Posts Tagged ‘holistic dentistry’

Conventional Dental Products: Why They Are Bad for You

We Americans tend to take our high standards of hygiene and the available hygienic products for granted. Think about it. Compared to the rest of the world, we are pampered with so many different commercial concoctions to keep ourselves tidy and smelling fresh. It defines our culture. We are dirty and unrespectable if we don’t use these chemicals to de-grease, de-hair, de-plaque, or deodorize our bodies.

The toothbrush aisle is quite a sight nowadays. As a lover of simplicity, I often question these kinds of presentations. Do we really need 30 different types of floss? 100 different toothpastes? endless “new and improved” toothbrush designs? Why is there still a need (at least they give us the impression of “need”) for newer, better, stronger products?

It is true that different people have different needs, different wallet sizes, different preferences, etc. I understand there is no one-size-fits-all. But I think we are spoiled.

What also bothers me is that we are “spoiled” with these things that are not good for our health.

Conventional dentistry fixes you up just enough so that for a while your teeth seem to work fine, but eventually a new problem will crop up and you’ll eventually need to go back. You are still dependent. That’s what keeps us dentists in business.

So I thought I’d share this.



The Philosoraptor can be clever sometimes.

I try to play it safe by supplying more natural dental hygiene products to my patients. We shouldn’t have to rely on foreign chemicals and substances when caring for basic hygiene. Those with poor dental health should take a look at the root of the problem — the health of the body and gut — instead of falling for the newest commercial product. For a truly lasting effect, your oral and dental health rely on your overall health, not tubes of minty who-knows-what.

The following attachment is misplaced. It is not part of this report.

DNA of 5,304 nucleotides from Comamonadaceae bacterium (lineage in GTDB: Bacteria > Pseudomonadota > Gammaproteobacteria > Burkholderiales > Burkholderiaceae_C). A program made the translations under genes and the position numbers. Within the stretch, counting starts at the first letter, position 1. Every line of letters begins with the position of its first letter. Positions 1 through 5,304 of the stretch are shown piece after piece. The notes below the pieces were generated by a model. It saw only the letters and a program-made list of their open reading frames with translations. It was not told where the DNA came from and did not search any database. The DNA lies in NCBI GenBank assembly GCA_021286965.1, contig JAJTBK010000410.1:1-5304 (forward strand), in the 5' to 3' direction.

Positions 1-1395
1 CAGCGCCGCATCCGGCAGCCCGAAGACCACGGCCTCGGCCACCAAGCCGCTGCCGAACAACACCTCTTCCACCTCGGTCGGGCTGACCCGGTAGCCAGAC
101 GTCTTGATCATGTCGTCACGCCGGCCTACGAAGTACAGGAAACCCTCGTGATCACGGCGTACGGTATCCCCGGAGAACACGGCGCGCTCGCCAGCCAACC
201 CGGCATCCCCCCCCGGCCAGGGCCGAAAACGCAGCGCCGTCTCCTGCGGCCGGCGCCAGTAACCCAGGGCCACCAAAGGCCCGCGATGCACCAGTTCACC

Dr. Glenn Sperbeck, West Los Angeles


Thoughts On Holistic Dentistry and Caring for My Patients

Holistic dentistry is fun. There is always something new to learn, some nifty gadget to discover, some way you can improve upon your practice. It keeps things interesting. It’s also a great feeling to know that you really are providing the best care possible for patients who, as you are more than aware, are entrusting a great deal of their care to you. They are not robots on whom you may just mechanically operate and send on their way; patients are people, and they should be treated as such.

This is another reason why I have chosen a holistic path: holistic dentistry takes the whole patient into consideration instead of isolating all ties to a particular medical or dental problem. Treatment involves health-promoting solutions, thus giving both the patient and doctor a great sense of security and well-being.

Bringing the best care to my patients is my passion. I hope my patients feel not only taken care of, but also happier, healthier, and more confident when they leave my office.

Dr. Sperbeck, West Los Angeles

Scare Tactics